BEIJING - A key Chinese parliamentary panel warned the
country's runaway economy is in danger of overheating amid rising
inflationary pressure, Shanghai Securities News reported Wednesday.
A report by the National People's Congress' Financial and Economic
Affairs Committee drew its conclusions after meetings with key economic
government ministries, the People's Bank of China and the National Bureau of
"The economic overheating trend is even clearer. Inflationary pressure
continues to increase, especially food and house prices," the committee was
quoted as saying.
"The government is highly concerned about the overly rapid rise of food
prices and will closely watch domestic and overseas price movements to
reasonably guide rising prices." said the committee.
China will report Thursday that the economy accelerated by around 11 percent
in the second quarter of this year, little changed from the 11.1 percent growth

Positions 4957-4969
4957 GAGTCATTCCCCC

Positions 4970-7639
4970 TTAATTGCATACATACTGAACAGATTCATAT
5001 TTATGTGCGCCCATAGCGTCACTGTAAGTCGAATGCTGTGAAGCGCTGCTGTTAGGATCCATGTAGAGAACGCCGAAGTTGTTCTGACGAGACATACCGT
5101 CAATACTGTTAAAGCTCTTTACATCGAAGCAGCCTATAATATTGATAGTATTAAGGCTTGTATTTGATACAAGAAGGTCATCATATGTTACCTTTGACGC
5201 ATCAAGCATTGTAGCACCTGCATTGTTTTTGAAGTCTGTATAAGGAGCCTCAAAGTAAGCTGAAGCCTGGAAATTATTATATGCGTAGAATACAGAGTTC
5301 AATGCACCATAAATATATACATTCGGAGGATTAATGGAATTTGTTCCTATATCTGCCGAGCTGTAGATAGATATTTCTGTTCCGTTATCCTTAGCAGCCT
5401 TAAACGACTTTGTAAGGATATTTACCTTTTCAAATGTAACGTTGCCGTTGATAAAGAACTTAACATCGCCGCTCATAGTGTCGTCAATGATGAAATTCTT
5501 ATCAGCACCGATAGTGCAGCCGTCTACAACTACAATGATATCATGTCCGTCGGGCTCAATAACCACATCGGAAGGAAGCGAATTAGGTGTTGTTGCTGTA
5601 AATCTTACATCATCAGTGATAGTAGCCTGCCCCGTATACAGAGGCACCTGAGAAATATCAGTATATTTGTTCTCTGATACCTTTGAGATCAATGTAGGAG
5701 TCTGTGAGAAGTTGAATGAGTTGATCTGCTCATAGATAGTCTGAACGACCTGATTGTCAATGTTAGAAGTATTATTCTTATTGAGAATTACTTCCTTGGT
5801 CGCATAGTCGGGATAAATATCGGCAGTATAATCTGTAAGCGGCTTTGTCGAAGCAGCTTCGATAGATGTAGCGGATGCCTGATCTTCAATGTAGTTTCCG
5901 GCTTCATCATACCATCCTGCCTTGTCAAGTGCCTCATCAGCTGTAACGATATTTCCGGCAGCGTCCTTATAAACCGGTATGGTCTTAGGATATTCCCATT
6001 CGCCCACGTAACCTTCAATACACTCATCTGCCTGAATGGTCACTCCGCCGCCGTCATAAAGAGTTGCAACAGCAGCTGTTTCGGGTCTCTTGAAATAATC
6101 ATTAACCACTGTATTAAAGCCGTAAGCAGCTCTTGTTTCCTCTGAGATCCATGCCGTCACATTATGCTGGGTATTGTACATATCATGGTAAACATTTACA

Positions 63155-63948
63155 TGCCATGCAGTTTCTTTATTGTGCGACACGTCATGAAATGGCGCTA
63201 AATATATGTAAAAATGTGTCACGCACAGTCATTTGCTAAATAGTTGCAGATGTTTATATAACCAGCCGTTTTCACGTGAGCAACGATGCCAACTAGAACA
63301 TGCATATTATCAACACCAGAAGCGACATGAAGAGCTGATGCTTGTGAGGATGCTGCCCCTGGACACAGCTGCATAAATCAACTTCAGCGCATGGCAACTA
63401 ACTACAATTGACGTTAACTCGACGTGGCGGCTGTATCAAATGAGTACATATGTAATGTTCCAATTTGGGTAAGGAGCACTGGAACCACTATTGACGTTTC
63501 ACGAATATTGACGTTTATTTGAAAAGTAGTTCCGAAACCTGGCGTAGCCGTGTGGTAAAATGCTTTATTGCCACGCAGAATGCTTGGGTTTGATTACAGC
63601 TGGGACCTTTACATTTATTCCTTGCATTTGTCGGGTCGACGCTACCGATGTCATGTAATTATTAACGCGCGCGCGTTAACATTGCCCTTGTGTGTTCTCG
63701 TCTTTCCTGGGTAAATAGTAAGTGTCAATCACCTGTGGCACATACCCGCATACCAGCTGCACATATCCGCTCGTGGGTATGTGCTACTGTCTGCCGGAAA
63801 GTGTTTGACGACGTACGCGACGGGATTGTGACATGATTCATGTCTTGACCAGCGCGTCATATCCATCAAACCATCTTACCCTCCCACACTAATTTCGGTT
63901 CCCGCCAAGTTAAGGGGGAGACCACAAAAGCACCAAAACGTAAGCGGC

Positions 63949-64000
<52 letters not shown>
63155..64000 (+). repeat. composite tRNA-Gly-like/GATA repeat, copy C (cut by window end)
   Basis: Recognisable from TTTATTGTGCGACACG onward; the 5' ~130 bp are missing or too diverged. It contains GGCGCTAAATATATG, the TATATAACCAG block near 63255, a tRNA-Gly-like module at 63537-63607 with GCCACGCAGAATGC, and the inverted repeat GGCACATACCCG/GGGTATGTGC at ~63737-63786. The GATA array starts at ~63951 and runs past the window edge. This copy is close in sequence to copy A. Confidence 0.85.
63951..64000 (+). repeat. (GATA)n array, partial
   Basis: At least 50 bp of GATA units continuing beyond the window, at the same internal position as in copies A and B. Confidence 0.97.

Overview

recorded in the January-March period, the statistics bureau has indicated.
June consumer price inflation is also expected to come in well above the
government's target of three percent, after rising to 3.4 percent in May.
The commmittee said the government would "moderately tighten" monetary policy
to control excess liquidity and lending growth, echoing official comments
following a State Council meeting chaired by Premier Wen Jiabao on June 13.
It said the government will use a combination of policies to reduce liquidity
in the banking system and better control credit flows to control lending by
Credit and land policies to control the growth of investment would also be
The central bank has already hiked interest rates twice this year and five
times required commercial banks to place more money in reserve in an effort to
cool inflation, fixed-asset investment and stock market speculation.
But the steps seemingly have done little to rein in the investment boom,
raising concerns among officials that the already excessive liquidity troubling
the economy would be even harder to contain and eventually lead to an abrupt
slowdown in growth.